Seeing the world of science through a photographer's lens or through other forms of media can dazzle the creative mind. In the winning entries of the 2008 International Science and Engineering Visualization Challenge, sponsored jointly by the journal Science, which is published by AAAS, the nonprofit international science society, and the National Science Foundation (NSF), breathtaking photographs and graphics often reveal intricate details of our world—the three-dimensional path made by a rapidly spinning string cutting through space and the unique anatomy of the half-meter-long Loligo pealei squid whose tiny suckers are 400-micrometers in diameter.
"I wanted to reveal the tiny world we trample through, creating scenes that at first glance parallel to our macroscopic world, until you look a little closer," said Colleen Champ, a first-place winner with Dennis Kunkel in the Informational Graphics category. "The 'Mad Hatter's Tea' is one scene from many, depicting a quote from the fanciful mind of Lewis Carroll," she added. This scene will be featured on the cover of the 26 September issue of the journal Science.
Kunkel said he appreciates that with artistic license, science and art can be combined in an exciting way. "Science and NSF instituted this international competition to reward scientists for using visualization techniques to demonstrate the beauty and wonder of science," said Monica M. Bradford, executive editor of the journal Science. "We appreciate their results and encourage others to participate."
Currently in its sixth year, the international competition honors artists who use visual media to promote our understanding of scientific research. The criteria for judging the entries included visual impact, effective communications, freshness, and originality.
The winning entries communicate information about the creation of spontaneous buckling of a poly(ethylene glycol) layer resembling wrinkles that appear on flowers' petals and leaves' edges; the 3D rendering, at nanometer resolution, of a melanoma cell through ion abrasion electron microscopy; the display of microbial biofilm from a stream, explaining its role within the stream's micro-ecosystem; and, more. The 26 September 2008 issue of Science will feature the winning entries, which will also be freely available at www.sciencemag.org/sciext/vis2008/ and the NSF's website at http://www.nsf.gov/news/special_reports/scivis/.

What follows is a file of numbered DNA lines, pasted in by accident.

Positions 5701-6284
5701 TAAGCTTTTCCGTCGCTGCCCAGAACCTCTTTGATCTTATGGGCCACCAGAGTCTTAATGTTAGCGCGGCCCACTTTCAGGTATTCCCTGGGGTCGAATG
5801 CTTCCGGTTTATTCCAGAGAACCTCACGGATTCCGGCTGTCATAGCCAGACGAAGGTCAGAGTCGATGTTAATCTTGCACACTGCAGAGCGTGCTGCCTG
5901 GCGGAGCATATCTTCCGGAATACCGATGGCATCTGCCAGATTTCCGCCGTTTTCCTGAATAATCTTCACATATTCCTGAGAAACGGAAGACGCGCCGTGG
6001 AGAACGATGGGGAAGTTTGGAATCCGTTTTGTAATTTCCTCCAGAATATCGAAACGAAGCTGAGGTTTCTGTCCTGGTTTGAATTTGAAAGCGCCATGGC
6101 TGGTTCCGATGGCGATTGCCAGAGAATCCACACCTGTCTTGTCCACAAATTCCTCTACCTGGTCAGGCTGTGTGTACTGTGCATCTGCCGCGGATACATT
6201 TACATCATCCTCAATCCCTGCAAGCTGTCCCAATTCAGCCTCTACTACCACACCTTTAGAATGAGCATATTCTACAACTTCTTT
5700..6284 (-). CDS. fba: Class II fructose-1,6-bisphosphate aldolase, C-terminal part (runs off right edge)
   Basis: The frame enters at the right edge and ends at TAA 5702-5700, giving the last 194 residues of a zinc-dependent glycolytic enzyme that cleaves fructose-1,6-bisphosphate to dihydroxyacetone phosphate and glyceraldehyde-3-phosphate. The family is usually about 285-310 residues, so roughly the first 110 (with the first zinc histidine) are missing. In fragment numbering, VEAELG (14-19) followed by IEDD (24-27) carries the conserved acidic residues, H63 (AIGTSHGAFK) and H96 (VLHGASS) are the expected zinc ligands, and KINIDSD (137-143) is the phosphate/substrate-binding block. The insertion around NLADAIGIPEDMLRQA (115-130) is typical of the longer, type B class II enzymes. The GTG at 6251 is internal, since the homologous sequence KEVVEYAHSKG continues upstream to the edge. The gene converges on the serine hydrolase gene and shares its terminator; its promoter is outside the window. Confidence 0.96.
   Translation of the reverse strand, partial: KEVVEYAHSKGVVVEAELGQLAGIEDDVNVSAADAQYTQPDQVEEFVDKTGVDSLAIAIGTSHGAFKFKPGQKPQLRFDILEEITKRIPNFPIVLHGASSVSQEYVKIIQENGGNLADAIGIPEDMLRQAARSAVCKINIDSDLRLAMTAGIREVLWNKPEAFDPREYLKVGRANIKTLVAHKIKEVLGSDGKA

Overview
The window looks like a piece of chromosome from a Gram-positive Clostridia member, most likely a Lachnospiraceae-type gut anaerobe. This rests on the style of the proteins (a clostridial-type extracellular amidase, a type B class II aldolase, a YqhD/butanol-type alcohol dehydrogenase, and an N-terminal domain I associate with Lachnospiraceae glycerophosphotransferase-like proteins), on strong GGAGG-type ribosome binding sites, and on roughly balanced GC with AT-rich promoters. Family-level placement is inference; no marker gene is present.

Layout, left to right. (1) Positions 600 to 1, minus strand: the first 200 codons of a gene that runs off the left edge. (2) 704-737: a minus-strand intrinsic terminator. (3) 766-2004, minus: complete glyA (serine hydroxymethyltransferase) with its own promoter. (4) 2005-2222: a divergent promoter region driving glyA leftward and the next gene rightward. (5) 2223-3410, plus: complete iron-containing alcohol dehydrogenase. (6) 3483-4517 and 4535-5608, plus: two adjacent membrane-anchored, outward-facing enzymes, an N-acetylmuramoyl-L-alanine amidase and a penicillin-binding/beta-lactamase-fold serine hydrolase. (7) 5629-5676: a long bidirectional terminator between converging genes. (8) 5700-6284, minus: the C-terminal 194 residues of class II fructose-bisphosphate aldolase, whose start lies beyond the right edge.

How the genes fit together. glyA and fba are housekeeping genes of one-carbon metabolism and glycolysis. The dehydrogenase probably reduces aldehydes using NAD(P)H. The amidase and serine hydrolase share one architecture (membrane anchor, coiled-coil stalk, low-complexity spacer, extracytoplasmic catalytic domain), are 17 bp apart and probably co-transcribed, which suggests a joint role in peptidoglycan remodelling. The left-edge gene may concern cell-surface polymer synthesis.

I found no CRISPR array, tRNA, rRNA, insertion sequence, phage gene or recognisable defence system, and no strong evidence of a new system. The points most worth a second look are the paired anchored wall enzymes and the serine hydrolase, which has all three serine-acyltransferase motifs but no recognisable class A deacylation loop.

The 2008 winning entries are included in the following five categories:
Mario De Stefano, The 2nd University of Naples The Glass Forest
Honorable Mentions (tie):
Andrew Davidhazy, Rochester Institute of Technology String Vibrations
Jessica D. Schiffman and Caroline L. Schauer; Drexel University Squid Suckers: The Little Monsters That Feed the Beast
Ye Jin Eun and Douglas B. Weibel; University of Wisconsin-Madison Polymazing
Linda Nye and the Exploratorium Visualization Laboratory; The Exploratorium Zoom Into the Human Bloodstream
Honorable Mentions (tie):
Chris Harrison, Carnegie Mellon University; Christoph Römhild, North Elbian Evangelical Lutheran Church Visualizing the Bible
Donald Bliss and Sriram Subramaniam; National Library of Medicine, NIH 3D Imaging of Mammalian Cells with Ion-Abrasion Scanning Electron Microscopy
Colleen Champ and Dennis Kunkel; Concise Image Studios "Mad Hatter's Tea" from Alice's Adventures in a Microscopic Wonderland
Andrew Dopheide and Gillian Lewis; University of Auckland Stream Micro-Ecology: Life in a Biofilm
Jeremy Friedberg and Tommy Sors; Spongelab Interactive Genomics Digital Lab: Plant Cells
Janet Iwasa; Massachusetts General Hospital Exploring Life's Origins
Honorable Mentions (tie):
Travis Vermilye and Kenneth Eward A Window Into Life
Mirjam Kaplow and Katharina Strohmeier; Fraunhofer FIRST
Smarter than the Worm
Etsuko Uno and Drew Berry; The Walter and Eliza Hall Institute of Medical Research
Fighting Infection by Clonal Selection
Further information about the 2008 International Science and Engineering Visualization Challenge is available at http://www.nsf.gov/news/special_reports/scivis/. Please contact Susan Mason at +1-703-292-7748 (phone) or email@example.com (email).
Reporters may request copies of the Science feature, which describes the winning entries, from the AAAS Office of Public Programs' Science Press Package team at +1-202-326-6440 (phone) +1-202-789-0455 (fax) or firstname.lastname@example.org (email).
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